On the day Samsung is releasing the Galaxy S5, its biggest product launch of the year, Bloomberg Businessweek has published an extensive report highlighting past health issues at the company's semiconductor plants in Korea. It tells the story of Hwang Yu-mi, a Samsung worker who died from an aggressive form of Leukemia, and the impact her death had on her family. Hwang worked in a semiconductor plant dealing with carcinogenic materials, and a second employee, Lee Suk-yeong, who worked alongside her also developed the same form of Leukemia. Their deaths have been the subject of in-depth coverage in Korea, and have also been cited by western media, but Businessweek's article only goes to highlight further the increasing scrutiny Samsung is facing as it strengthens its stranglehold on the global electronics market.

As Businessweek points out, Korea recently saw the release of a "thinly veiled" movie about Hwang and Samsung, in which for legal reasons the young woman works at a company named "Jinsung." The movie saw Samsung in the headlines for the wrong reasons again, as the company was accused of pressuring news publications to not cover the film. Samsung wields an incredible level of influence in Korea, with revenues equalling 16 percent of the country's GDP.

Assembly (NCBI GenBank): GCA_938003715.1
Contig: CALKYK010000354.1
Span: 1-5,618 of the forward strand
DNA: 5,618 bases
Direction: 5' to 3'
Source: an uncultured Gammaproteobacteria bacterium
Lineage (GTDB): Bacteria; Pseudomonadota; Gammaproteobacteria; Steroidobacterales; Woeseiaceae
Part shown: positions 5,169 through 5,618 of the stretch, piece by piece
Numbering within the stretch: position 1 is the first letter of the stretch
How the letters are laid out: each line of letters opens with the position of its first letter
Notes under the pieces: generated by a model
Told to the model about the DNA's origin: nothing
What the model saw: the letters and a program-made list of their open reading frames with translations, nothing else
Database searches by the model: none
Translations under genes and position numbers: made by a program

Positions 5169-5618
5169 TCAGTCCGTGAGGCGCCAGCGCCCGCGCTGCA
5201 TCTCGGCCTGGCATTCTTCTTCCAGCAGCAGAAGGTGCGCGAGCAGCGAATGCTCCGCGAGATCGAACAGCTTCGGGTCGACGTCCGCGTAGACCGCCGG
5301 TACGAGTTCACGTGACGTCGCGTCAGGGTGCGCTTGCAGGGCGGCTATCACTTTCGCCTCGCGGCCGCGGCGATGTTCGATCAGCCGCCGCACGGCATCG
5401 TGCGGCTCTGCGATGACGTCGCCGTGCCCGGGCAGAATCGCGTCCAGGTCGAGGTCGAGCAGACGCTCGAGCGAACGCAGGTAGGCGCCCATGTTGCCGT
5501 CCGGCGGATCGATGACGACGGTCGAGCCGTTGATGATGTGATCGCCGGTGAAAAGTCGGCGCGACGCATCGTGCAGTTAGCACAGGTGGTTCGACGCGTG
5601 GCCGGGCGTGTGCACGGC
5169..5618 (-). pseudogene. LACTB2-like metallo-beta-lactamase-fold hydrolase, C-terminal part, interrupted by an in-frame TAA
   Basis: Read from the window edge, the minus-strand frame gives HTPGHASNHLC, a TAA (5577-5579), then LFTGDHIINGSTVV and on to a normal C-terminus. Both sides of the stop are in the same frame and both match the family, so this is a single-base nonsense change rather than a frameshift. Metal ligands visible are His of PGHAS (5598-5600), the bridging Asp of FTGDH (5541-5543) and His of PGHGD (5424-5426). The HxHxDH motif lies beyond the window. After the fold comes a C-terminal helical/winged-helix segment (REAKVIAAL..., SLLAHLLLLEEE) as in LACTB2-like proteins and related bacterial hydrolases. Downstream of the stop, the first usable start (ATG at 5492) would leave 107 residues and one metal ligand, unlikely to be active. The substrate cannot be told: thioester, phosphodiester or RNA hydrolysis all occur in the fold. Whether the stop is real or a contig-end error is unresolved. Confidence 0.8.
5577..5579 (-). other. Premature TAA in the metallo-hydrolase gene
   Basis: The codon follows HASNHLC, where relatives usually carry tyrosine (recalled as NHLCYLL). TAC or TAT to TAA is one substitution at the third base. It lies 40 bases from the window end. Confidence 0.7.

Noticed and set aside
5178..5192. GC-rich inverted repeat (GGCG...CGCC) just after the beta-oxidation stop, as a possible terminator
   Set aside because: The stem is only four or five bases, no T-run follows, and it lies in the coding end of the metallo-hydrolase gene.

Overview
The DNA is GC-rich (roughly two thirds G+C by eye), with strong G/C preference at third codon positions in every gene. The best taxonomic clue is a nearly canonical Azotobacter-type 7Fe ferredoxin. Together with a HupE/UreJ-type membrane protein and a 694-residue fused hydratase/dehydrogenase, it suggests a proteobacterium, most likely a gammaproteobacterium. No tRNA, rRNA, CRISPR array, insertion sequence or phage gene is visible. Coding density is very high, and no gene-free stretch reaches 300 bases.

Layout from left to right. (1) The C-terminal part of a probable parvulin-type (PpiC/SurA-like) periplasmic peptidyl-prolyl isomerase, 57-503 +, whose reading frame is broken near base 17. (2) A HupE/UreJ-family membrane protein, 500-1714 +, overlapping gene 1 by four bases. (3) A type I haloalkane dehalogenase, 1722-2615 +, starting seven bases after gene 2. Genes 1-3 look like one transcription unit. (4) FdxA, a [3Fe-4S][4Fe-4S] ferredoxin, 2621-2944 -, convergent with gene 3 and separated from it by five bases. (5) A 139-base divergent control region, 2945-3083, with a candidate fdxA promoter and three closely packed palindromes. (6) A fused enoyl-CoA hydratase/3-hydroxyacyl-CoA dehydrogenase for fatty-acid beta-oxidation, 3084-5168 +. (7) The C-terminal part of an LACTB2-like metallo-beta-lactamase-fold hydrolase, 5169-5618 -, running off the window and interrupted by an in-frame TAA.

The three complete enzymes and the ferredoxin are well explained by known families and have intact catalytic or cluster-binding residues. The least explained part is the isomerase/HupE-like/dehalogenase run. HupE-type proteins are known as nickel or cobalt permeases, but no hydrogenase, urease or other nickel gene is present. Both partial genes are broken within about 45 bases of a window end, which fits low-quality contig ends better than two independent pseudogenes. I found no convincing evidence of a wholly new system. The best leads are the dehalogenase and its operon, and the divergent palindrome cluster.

Activists have uncovered 58 cancer cases at Samsung plants

Provoked by the release of a documentary called Empire of Shame, Businessweek dives into the movement started by Hwang's father to draw attention to the health controversy. As the documentary highlights, a further 56 cases of leukemia and other blood-related cancers have been uncovered in Samsung plants. Activists believe that the use of carcinogenic materials in the factories is to blame for these cases, and want Samsung to take responsibility.

These accusations are by no means buried, and independent blogs like Stop Samsung do everything in their power to bring alleged infractions to the attention of the masses. As the company continues on its march towards global dominance, this scrutiny will only propagate, and Samsung will find it far harder to silence Businessweek and the rest of the worldwide media than publications closer to home.